Demonetization is like an earthquake that refuses to stop despite shaking all of us down to our very core. It struck the Indian subcontinent on November 8 and we’re all still reeling from subsequent aftershocks, with no immediate relief on the horizon.
One of the undoubted silver linings of the fallout surrounding demonetization is the push towards the adoption of e-wallets (digital wallets or mobile wallets). With hard cash in short supply, services like Paytm, MobiKwik, FreeCharge, Oxigen, Ola Money, and others, that allow you to withdraw and park your money and pay for services digitally have received a massive boost over the past three weeks. And the number of users adopting e-wallets is only going to increase in the coming months.
Having said that, there’s no doubt that a large swathe of our population has deep-rooted security concerns when it comes to transacting online. This remains a major hurdle faced by all e-wallet services, as people’s habits are difficult to change.
Is security really a cause for concern with e-wallets?
Not really. They’re as safe or vulnerable as your physical bank account. And RBI restrictions ensure e-wallets pretty much tow the same line as all Indian and international banks that conduct online business within the geographical boundary of the nation. If you’ve ever engaged in an online credit card or debit card transaction, e-wallet apps and services largely conform to the same security norms. And more.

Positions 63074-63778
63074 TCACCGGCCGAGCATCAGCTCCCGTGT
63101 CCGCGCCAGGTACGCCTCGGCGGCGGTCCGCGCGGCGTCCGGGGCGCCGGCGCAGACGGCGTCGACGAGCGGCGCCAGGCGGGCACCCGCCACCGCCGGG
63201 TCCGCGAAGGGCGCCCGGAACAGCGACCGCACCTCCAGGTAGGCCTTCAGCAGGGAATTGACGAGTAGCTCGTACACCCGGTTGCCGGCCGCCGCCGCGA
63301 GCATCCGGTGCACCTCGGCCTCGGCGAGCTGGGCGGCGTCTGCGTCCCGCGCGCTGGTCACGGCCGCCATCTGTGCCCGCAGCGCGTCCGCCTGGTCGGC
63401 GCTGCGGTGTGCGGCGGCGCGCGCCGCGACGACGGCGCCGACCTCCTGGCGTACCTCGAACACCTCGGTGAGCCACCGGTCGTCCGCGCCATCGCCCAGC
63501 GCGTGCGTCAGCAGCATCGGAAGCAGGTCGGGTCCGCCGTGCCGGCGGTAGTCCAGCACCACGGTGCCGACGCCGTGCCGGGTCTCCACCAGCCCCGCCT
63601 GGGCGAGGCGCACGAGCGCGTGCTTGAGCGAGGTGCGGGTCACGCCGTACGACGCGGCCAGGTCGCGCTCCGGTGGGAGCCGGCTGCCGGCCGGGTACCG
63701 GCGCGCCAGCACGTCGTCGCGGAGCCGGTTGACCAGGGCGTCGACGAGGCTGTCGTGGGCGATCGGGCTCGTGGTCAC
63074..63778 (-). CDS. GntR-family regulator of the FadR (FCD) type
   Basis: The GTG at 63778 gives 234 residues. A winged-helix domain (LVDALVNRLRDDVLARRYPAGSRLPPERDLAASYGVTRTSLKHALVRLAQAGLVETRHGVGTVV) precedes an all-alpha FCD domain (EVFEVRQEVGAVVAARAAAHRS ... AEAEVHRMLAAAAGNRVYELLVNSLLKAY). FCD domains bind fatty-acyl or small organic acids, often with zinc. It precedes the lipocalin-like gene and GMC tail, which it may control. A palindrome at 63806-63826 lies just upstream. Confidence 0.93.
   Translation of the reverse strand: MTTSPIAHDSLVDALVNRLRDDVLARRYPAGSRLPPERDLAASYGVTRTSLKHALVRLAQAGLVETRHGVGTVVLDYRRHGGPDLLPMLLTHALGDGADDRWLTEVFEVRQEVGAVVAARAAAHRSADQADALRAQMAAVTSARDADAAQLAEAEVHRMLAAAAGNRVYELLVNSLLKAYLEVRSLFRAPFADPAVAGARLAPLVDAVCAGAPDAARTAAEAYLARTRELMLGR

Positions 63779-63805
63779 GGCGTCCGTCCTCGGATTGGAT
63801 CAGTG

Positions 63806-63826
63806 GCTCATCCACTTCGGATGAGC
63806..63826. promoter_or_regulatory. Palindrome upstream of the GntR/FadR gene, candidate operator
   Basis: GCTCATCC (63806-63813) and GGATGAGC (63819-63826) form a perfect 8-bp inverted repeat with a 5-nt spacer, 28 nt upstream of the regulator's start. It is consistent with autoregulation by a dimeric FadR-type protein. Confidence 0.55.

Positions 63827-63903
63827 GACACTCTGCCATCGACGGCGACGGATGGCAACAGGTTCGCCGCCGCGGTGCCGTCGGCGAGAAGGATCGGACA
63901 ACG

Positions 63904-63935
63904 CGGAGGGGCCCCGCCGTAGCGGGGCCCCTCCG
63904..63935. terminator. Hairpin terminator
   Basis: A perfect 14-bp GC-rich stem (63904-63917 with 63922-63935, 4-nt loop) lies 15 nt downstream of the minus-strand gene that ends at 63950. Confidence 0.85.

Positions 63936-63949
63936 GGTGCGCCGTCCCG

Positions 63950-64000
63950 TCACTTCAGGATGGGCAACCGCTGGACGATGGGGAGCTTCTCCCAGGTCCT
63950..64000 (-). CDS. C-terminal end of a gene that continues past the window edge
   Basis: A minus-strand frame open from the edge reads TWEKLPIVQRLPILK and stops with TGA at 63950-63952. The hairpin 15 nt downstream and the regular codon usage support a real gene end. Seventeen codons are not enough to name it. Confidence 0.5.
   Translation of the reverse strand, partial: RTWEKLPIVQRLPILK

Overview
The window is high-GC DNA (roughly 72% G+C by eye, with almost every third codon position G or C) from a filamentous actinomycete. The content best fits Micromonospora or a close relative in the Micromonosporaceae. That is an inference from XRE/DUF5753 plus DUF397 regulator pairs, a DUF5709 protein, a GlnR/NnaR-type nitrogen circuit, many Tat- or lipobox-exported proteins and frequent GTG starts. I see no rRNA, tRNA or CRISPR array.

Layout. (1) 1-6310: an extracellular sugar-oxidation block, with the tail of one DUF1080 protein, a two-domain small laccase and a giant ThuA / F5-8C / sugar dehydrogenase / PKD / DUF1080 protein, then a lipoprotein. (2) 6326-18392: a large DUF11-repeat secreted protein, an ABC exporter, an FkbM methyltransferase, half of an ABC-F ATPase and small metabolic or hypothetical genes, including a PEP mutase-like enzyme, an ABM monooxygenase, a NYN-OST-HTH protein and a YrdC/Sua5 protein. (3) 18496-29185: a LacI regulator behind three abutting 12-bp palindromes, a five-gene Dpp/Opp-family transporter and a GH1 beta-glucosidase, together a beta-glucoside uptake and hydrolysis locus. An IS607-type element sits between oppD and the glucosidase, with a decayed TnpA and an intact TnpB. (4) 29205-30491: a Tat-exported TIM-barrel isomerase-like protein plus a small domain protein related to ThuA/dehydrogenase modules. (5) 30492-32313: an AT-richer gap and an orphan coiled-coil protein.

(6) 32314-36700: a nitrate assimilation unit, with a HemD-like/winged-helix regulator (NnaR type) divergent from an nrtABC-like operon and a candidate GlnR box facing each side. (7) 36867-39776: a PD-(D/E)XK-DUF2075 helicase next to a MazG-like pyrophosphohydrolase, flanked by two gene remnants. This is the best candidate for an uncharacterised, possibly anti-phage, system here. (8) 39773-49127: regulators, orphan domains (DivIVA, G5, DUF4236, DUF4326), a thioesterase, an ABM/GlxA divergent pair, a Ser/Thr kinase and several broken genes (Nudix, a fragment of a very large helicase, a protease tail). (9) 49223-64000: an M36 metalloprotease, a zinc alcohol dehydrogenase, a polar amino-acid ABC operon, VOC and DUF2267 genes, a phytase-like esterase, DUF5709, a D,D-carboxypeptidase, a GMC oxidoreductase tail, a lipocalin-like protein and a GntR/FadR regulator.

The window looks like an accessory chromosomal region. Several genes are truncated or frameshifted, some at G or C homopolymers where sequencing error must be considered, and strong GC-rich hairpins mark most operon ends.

MobiKwik e-wallet supports Touch ID authentication on iOS, for added security
For instance, Paytm logs you out after performing a digital transaction (just like your banking app would) through your smartphone. What’s more, it offers 2-step authentication by default (which is great) when you log into the app. Similarly, MobiKwik is famous for incorporating the iPhone’s fingerprint sensor as part of its user authentication process on its iOS e-wallet.
Both these examples of 2-step authentication (where a secure PIN is SMSed to your phone, separate from the app login password) and the use of biometrics are good initial defences to have at the end user level. Both will prove useful (but not exactly foolproof) in cases where you physically lose your phone.
What else can consumers do to protect their e-wallets?
“While on-the-go tools such as mobile banking apps and digital wallets make managing financial tasks easy, one must also take necessary precautions and follow best practices while accessing sensitive financial information anytime, anywhere,” according to Ritesh Chopra, Country Manager, Norton by Symantec — a global security vendor.
Mr Chopra further mentions that as much as 79 percent of consumers know they must actively protect their information online, but they still share passwords and engage in other risky behaviour. “Infact, 30 percent Indians have also agreed to sharing their banking account passwords with someone else. Additionally, close to one in five (18 percent) consumers have at least one unprotected device, leaving their other devices vulnerable to ransomware, malicious websites, zero days and phishing attacks,” he said.